Tuesday, October 30, 2007

grep with color output

grep is capable of color-highlighting the matched string in its output. But, by default, that option is turned off.

$ grep abc a_file.txt

There are 3 color options available to you:
  • --color=auto
  • --color=always
  • --color=never

With color=always, it colors the matched string.
$ grep --color=always  abc  a_file.txt

Quite often, you want to page through the output:
$ grep --color=always  abc  a_file.txt |less 

The problem is that less does not understand those control characters, by default. You need to use the -R parameter.
$ grep --color=always  abc  a_file.txt |less -R

Alternatively, use more.
$ grep --color=always  abc  a_file.txt | more 

Another problematic scenario is when you want to save the grep output to a file. The output file will contain those control characters.

$ grep --color=always  abc  a_file.txt > myoutput.txt
$ less myoutput.txt
myoutput.txt (END)

With color=auto, it displays color in the output unless the output is piped to a command, or redirected to a file.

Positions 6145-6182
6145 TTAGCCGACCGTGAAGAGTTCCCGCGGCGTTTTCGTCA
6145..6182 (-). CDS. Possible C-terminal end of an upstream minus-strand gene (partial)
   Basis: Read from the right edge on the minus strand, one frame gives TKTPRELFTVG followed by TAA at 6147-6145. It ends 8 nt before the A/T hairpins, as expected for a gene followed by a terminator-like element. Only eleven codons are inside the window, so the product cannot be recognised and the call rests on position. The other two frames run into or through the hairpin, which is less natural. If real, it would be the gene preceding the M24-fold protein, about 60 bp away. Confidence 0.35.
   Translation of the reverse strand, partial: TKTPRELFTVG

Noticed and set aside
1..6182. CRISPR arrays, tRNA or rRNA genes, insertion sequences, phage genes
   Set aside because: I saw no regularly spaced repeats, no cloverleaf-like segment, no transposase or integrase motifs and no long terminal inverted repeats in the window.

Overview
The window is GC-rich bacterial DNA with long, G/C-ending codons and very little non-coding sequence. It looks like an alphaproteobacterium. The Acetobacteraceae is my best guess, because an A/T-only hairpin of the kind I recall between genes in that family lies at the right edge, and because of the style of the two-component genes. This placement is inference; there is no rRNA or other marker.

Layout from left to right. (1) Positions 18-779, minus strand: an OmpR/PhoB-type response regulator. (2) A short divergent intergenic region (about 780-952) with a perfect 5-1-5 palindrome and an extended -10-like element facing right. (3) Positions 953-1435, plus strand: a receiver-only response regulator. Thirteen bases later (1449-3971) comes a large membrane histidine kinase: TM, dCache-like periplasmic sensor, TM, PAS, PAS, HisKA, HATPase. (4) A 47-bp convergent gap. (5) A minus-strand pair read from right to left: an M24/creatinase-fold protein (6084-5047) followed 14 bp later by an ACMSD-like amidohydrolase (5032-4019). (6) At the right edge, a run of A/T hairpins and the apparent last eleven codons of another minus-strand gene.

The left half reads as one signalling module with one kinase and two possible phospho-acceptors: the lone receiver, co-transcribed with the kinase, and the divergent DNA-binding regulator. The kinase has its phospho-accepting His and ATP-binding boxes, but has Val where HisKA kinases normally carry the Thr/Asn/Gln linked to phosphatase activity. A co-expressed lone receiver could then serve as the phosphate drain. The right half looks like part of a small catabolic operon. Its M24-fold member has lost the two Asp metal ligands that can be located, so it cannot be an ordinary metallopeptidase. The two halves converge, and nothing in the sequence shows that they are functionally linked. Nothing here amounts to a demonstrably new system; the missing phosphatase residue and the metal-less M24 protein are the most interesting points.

Lastly, you can specify the color parameter in a grep-specific environment variable. Then, you don't have to enter it in the command line.
$ export GREP_OPTIONS='--color=always' 

So, go ahead, and add color to your Linux world.

P.S. Additional grep articles from this blog:

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Monday, October 22, 2007

The find / xargs Linux command-pipe

My task at hand is to delete all backup files ("*~") located anywhere in my home directory hierarchy.

$ find /home/peter -name *~ |xargs rm

This works reasonably well, but some targeted backup files are actually not deleted, namely:
  1. backup files in a sub-directory that is symbolically linked.
  2. backup files that have spaces in their file name or path name.

In addition, the xargs command handles zero argument poorly. If no match is found by the find command, xargs is not smart enough to terminate right away, but will still try to execute the target command (rm) in some way.

$ find /home/peter -name no-such-thing* |xargs rm
rm: missing operand

Symbolic Links

find does not follow symbolic links, by default. To make it follow symbolic links, add the -L parameter.

$ find -L /home/peter -name *~ |xargs rm

Names with spaces

xargs splits up its input arguments at spaces (and newlines). If a file name (or path name) has spaces in it, e.g., "can not do this.pdf", xargs will misinterpret it and thinks there are multiple files.

The solution is to invoke xargs with the -0 (zero) parameter. xargs will separate filenames by NUL instead of whitespace. Also, the find command needs the -print0 parameter: this puts a NUL between filenames instead of a newline.